At the beginning of her teaching career in 1943, Ruby Mullins Caudill walked six miles to teach students in a one-room schoolhouse in Lincoln County in southcentral Kentucky. At the end of the school day she would walk the six miles back to her home from the school in Buck Creek.
“ She dedicated her whole life to teaching kids,” said Angie Holbrook, Mrs. Caudill’s granddaughter.
Mrs. Caudill, who now lives at Thornton, turned 100 on Monday. On Sunday, her friends and family hosted a birthday party for her at the Mountain Shrine Club building in Whitesburg.
In 1951, Mrs. Caudill began teaching at the old Upper Cumberland School near Flat Gap in Letcher County. She remained there until she retired in 1979, shortly before the school closed.
Debbie Miranda, one of Mrs. Caudill’s two daughters, said Mrs. Caudill turned the cloakroom at Upper Cumberland into a lunchroom and started her own hot lunch program at the two-room school. She also made sure her students were clean and had clothes to wear.
Holbrook said she remembers being three or four years old and going to school with her grandmother. During one of those visits, Mrs. Caudill took Holbrook’s peanut butter and graham crackers from her and gave the food to a child who was hungry and didn’t have anything to eat. Holbrook said she was angry at the time, but now knows why her grandmother made her give up her snack.
“Now that I am a teacher I understand why she did what she did,” said Holbrook, who teaches at Arlie Boggs Elementary School. “She provided for so many people.”
Miranda has similar stories to share. She can remember coming home from classes at Eastern Kentucky University in Richmond to retrieve her winter clothes, only to find them all gone.
“She gave away my favorite coat,” said Miranda, whose mother began teaching when Miranda was nine months old.
Miranda said her mother was sweeping the schoolhouse floor one day in May 1954 and ruptured a disc in her back while pushing a desk out of her way.
“She went to Knoxville, had surgery and was back teaching in August,” said Miranda.
“She is the strongest woman I have ever met in my life,” agreed Holbrook. “She could do anything. She got up way before we ever thought about getting up.”
Holbrook said Mrs. Caudill always started her day around 4 a.m. by building a fire and fixing breakfast.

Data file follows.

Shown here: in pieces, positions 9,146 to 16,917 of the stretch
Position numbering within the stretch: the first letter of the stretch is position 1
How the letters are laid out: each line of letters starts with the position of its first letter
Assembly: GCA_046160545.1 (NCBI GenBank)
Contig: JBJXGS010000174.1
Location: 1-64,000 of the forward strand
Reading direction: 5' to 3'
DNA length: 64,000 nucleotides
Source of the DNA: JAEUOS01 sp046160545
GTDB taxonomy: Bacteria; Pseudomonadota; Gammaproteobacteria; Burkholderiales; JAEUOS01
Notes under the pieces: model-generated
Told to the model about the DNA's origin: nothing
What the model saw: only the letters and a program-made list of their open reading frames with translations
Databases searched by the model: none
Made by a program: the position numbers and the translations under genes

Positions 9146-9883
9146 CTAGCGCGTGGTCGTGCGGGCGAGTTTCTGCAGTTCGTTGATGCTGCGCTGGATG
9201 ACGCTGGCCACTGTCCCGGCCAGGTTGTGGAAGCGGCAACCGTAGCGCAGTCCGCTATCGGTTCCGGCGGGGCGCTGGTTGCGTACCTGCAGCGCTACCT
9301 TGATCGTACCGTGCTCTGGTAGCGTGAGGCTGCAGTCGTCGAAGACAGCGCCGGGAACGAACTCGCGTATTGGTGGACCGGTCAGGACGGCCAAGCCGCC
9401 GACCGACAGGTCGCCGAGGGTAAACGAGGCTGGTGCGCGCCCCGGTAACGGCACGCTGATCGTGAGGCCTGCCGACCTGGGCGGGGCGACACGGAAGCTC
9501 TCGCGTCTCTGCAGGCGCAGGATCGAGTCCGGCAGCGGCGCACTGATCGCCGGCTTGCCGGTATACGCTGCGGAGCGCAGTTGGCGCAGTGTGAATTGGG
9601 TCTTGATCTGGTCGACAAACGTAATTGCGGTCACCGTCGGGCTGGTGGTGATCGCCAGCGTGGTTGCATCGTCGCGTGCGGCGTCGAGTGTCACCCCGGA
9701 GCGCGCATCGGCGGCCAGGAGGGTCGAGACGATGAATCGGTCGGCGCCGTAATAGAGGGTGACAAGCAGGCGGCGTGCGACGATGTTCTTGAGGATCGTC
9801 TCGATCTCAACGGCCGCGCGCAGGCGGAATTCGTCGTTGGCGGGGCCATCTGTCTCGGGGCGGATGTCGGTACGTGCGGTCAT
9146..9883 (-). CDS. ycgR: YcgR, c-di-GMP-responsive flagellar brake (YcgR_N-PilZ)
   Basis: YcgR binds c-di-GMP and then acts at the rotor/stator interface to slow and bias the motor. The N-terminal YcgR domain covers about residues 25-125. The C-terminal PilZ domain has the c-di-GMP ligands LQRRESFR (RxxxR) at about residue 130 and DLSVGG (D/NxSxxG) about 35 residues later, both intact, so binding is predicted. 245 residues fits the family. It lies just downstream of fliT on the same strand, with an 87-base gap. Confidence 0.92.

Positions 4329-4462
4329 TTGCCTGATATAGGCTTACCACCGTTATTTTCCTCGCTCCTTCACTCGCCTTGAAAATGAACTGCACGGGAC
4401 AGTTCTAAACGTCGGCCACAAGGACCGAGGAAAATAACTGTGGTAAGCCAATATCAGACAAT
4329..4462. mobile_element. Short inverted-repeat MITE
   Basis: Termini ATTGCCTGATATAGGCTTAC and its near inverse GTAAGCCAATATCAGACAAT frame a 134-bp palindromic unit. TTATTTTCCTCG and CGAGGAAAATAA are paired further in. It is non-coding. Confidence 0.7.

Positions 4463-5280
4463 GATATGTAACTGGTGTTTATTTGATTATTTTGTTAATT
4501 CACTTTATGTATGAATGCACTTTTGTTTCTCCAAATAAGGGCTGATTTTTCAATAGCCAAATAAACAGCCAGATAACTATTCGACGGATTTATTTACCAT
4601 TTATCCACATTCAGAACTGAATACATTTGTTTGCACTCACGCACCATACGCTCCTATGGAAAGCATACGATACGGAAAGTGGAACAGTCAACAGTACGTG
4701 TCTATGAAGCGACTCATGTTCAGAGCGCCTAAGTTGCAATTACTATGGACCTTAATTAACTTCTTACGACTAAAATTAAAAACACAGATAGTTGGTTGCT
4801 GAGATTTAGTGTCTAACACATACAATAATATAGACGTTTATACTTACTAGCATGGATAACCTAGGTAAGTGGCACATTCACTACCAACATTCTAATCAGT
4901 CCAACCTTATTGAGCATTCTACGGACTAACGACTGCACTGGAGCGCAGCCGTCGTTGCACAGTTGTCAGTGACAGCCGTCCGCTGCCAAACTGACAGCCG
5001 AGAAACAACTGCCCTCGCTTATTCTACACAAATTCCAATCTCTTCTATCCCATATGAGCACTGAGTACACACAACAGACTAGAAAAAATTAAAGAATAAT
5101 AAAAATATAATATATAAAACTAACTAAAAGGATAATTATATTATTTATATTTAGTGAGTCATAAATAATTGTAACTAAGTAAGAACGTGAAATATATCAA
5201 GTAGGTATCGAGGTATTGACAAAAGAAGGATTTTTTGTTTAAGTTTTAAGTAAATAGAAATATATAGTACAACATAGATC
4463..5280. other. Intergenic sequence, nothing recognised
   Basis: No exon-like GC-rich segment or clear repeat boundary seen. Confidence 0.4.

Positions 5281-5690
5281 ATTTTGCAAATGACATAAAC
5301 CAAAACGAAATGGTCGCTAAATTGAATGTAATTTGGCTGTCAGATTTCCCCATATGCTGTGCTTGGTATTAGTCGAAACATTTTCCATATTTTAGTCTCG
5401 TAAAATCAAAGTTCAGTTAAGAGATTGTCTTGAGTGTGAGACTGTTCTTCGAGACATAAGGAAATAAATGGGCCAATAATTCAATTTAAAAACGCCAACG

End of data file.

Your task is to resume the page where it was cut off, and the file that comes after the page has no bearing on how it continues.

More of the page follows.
Mrs. Caudill attended Morehead State University before teaching in Lincoln County with emergency certification in 1951. While teaching, she attended night school and summer classes through Eastern Kentucky University, from where she was graduated in 1965.
Mrs. Caudill has been an avid quilter for most of her life, making more than 150 quilts over the years.
“She made 40 in one year,” said Miranda.
Julie Shelton, Mrs. Caudill’s granddaughter who lives in Prestonsburg, remembers her grandmother being able to peel an entire potato with the peel staying in piece.
“When she was cooking in the kitchen, she would sing ‘Swing Low, Sweet Chariot,’” said Shelton. “If she wasn’t singing, she was whistling.”
Mrs. Caudill also appeared in the 1980 Loretta Lynn biopic “Coal Miner’s Daughter,” which starred Sissy Spacek and Tommy Lee Jones. Much of the movie was filmed in Letcher County, including a pie supper scene at the Upper Cumberland School in which Mrs. Caudill can be seen clapping her hands and encouraging ladies to dance.
“She loved it,” said Holbrook, adding that Mrs. Caudill attended the premiere of the film in Louisville in 1980.
Mrs. Caudill has survived cancer and tuberculosis. Even though she has had pneumonia twice this year, Holbrook said her grandmother remains resilient.
“The best thing she has given her children and grandchildren is showing them how to survive and overcome everything in life,” said Holbrook.
For her 95th birthday, Mrs. Caudill decided to have her ears pierced.
“She always wore clip on earrings and for her birthday she wanted her ears pierced,” said Holbrook.
Guests at Sunday’s birthday celebration ate from a cake baked and decorated by Yolanda Miranda, who is married to Mrs. Caudill’s grandson. The cake was extra long and decorated as a timeline to commemorate Mrs. Caudill’s 100 years.